Schools and teachers can build the sharing of experiences into learning for the whole school, which raises the importance of international opportunities on the school agenda.
4. Keep projects personal
International school partnerships often seem about connecting schools, but they are really about connecting people.
Teachers and leaders (and even students) should try to find someone on the other side of the partnership who is as passionate about they are, and take it from there.
5. Make use of language learning opportunities
Though learning a partner school’s language isn’t essential for the partnership to work, it does help. This can be done through the use of language learning apps and software that can be used within the classroom, or lunchtime and after-school clubs.
6. Involve the local community – they have international links too
School partnerships can be strengthened by involving the local community, which may include those with ‘life history’ that ties them to another part of the world.
Whether it’s a parent or teacher at the school who isn’t from the UK, or even a child who has experiences in other parts of the world, sometimes it can be incredibly valuable to look at the resources and people you have on your doorstep.
Sister School Partnerships with TEP
TEP works to create and maintain sister school partnerships between schools in the UK and China.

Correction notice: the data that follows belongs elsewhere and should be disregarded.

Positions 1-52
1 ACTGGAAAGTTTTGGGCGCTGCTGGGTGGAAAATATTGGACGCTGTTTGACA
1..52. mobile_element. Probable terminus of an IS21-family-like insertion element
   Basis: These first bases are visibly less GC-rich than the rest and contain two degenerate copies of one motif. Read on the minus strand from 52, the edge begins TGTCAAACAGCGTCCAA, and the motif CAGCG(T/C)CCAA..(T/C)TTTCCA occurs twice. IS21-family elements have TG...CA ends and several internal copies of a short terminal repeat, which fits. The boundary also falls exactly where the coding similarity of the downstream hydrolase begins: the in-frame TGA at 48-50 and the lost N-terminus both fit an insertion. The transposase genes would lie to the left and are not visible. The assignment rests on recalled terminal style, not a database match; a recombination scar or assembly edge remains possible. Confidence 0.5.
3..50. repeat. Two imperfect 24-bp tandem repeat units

Through immersive student exchanges, pedagogy exchanges, participation in joint projects and curriculum enrichment, we help schools enhance the learning experience and encourage students to develop important skills that will help them succeed in education, work and society.
Schools are carefully matched based on their compatibility and our dedicated team is there to help you every step of the way. This includes contacting schools on your behalf, organising trips, supporting joint projects and and providing support with ongoing communications and translations between you and your sister school.
Headteachers and leaders are invited to embark on a Leadership Delegation to first meet with educational leaders in China and in some cases, the leader of their sister school. When a sister school partnership is established, the two headteachers will sign a Memorandum of Understanding (MoU) to symbolise the new relationship and the start of their sister school journey.
If you’d like to know how you can create an international sister school partnership with TEP, get in touch with us.